January: Garnet

The biggest misconception to consumers is that Garnet is a brownish red. This is true - but to a certain degree. Garnet actually comes in so many other beautiful colors as well! The red variety of Garnet is the most well known due to its abundance and affordability and therefore perceived as the birthstone for the first month of the year. 

Guess what January babies: you're in luck! Garnet's can be found in beautiful hues of orange, red, yellow, green and rarely blue. Although rare, Garnet can also be found in a color-change variety, similar to a stunning rare gemstone called alexandrite. Yup, you read that right! So, fret no more. Didn't think you liked your birthstone? Now you have so many options to choose from. You're welcome. :)

I've learned at the Gemological Institute of America that Garnets are a set of closely related minerals that form a group, resulting in gemstones in almost every color. All garnets have essentially the same crystal structure, but they vary in chemical composition.

The most important gem quality Garnet species are the following:

  • Pyrope: Typically a shade of red, derived from the trace element Magnesium.
  • Almondine (almondite): Typically a shade of red with purplish hues derived from the trace element Iron.
  • Spessartine (spessartite): An orange variety of Garnet, derived from the trace element Manganese.
  • Grossular (grossularite): This species can be broken down into two varieties: Tsavorite and Hessonite. Tsavorite is the green variety of Grossular Garnet and Hessonite is the orange variety of Grossular Garnet. Both get their color from traces of aluminum.
  • Andradite: Typically a shade of yellow, however, in rare cases can be found in a beautiful green. The green variety of Andradite Garnet is called Demantoid and it gets its color from traces of Iron. 

Many garnets can also come in chemical mixtures of two or more garnet species combined, but let's not get too technical here. 

One of my personal favorite Garnets is the green variety of Demantoid Andradite Garnet found in Russia. This gemstone is typically rare. When this Garnet displays its unique "horsetail" inclusions, it can blow your mind with its unique beauty. Heres an image of a horsetail inclusion inside a Demantoid Garnet, which can exclusively be found in Russia.

Green Demantoid Andradite Garnet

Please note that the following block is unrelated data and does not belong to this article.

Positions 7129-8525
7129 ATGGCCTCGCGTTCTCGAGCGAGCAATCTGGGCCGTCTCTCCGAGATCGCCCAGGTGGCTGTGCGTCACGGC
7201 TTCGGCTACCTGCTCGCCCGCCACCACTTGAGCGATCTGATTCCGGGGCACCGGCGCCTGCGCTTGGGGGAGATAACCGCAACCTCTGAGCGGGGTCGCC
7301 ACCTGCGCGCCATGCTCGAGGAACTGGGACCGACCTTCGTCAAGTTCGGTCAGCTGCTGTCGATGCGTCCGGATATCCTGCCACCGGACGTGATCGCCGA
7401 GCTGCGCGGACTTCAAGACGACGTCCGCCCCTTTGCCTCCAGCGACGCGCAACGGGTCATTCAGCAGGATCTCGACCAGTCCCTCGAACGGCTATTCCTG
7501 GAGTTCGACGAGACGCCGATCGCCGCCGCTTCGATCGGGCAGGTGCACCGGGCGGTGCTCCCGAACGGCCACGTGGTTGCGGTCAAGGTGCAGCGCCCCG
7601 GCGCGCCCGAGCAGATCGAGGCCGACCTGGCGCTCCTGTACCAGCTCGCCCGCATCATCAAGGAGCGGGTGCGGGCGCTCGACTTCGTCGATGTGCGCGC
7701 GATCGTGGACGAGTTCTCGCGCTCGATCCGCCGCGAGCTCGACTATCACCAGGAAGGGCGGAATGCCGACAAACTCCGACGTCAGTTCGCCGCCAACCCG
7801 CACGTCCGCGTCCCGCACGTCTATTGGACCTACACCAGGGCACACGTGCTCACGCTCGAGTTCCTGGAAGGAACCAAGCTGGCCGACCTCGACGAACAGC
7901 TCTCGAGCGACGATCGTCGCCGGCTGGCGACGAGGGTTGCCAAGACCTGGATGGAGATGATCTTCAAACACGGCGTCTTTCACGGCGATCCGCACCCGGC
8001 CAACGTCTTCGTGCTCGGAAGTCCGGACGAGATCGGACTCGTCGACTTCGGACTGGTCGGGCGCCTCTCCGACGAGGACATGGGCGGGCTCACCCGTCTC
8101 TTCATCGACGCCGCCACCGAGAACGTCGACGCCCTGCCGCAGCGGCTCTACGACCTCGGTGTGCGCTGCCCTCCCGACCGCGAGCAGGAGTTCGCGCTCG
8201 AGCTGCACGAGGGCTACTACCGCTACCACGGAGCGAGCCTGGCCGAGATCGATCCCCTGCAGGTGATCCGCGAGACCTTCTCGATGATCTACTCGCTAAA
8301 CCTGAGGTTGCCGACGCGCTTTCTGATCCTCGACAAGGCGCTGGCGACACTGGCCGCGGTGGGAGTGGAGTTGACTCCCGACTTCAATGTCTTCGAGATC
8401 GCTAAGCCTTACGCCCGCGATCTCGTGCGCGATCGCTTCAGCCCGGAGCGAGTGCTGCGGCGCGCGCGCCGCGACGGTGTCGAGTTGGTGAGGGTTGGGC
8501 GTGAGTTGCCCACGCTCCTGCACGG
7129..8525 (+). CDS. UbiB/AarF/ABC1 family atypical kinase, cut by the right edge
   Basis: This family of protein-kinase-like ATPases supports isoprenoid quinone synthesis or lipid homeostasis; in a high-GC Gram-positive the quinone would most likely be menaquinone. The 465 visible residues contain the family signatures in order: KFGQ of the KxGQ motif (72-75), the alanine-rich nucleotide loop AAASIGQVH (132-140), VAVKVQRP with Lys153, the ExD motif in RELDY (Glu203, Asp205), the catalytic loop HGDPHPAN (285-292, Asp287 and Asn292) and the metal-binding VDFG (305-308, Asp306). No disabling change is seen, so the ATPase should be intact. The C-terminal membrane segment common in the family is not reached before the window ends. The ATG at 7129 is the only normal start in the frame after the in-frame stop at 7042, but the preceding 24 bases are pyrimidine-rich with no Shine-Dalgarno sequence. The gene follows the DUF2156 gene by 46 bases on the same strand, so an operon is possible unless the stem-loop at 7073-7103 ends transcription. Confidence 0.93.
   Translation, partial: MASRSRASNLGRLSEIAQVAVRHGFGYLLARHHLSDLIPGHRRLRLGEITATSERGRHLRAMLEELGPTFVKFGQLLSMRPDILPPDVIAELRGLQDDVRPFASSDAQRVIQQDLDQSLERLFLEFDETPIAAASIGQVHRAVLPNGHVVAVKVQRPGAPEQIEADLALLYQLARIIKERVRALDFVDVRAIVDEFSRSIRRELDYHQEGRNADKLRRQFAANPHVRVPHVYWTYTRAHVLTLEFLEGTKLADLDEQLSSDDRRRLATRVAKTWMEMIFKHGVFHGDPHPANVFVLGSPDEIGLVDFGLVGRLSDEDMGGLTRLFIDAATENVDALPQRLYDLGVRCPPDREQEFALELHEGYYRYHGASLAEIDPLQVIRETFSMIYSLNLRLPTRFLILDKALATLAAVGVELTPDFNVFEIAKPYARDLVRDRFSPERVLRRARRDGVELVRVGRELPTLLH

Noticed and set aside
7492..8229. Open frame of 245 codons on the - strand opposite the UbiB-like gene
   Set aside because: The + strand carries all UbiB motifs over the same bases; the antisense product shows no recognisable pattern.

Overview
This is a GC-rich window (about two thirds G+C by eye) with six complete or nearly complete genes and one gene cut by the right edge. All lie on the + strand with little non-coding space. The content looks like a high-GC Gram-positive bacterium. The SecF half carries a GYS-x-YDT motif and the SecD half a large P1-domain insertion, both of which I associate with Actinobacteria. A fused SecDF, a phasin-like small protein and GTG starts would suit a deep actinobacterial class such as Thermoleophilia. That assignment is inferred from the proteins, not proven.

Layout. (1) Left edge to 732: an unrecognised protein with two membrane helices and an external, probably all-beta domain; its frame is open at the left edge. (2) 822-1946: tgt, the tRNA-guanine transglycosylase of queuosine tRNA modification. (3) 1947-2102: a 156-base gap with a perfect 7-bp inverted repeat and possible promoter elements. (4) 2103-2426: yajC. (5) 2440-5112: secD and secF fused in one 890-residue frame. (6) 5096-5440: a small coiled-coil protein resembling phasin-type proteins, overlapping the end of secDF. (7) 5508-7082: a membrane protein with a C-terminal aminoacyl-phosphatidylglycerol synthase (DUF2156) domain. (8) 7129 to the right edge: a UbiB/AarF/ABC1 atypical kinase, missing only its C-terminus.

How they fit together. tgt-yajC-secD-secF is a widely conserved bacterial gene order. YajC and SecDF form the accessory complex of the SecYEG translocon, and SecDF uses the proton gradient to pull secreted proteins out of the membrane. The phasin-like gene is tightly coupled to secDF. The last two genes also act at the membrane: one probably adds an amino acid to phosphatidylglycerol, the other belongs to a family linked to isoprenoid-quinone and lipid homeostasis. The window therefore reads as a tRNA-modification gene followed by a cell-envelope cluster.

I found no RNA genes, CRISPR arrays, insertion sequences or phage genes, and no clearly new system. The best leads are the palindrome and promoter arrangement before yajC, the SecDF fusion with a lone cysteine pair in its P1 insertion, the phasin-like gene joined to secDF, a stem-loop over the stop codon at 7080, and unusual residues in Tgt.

In General

Treatments: Most garnets are not treated, so the likely hood of purchasing a treated garnet is very slim as most garnets in the trade are natural and un-treated.

Cleaning and care: The best way to care for your jewelry is to take it to your local jeweler for them to thoroughly clean it in the ultrasonic. However, if you'd like to clean and maintain it at home, use a soft brush with warm soapy water. This method is always safe for cleaning garnets.

Mythological meaning: Garnet has been used in history to encourage creativity, strengthen its wearer, extract negative energy from the chakras in turn transmitting that energy to a useful condition and it is said to even balance sex drive.

Historical uses: The name "Garnet" is said to have originated from the word "pomegranate" from the medieval Latin word - granatus - due to its beautiful, deep red color and granular-like characteristic. In the Middle Ages, clergy and nobility used a lot of Garnets. The Bronze Age shows many references to Garnets as well. Garnets were used as gemstones for the ancient Egyptian pharaohs jewelry and they were even used as abrasives. In ancient Rome, Garnet rings were used to stamp and seal important documents in a wax stamp. 

The Smithsonian’s antique pyrope hair comb is one of the most famous pieces of garnet jewelry

This antique Pyrope Garnet hair comb is one of the most famous Garnet jewelry pieces. This stunning antique piece is found in the Smithsonian. Click here to learn more about this beautiful jewel.

Now that you've become a Garnet expert, go on and start shopping. Next time you find yourself inside a jewelry store, ask to see the other beautiful colored garnets that you may have never seen before!

For questions about Garnets or any jewelry related questions, feel free to text us at (586) 939-5100.

Images and some information in this blog are extracted from gia.edu.


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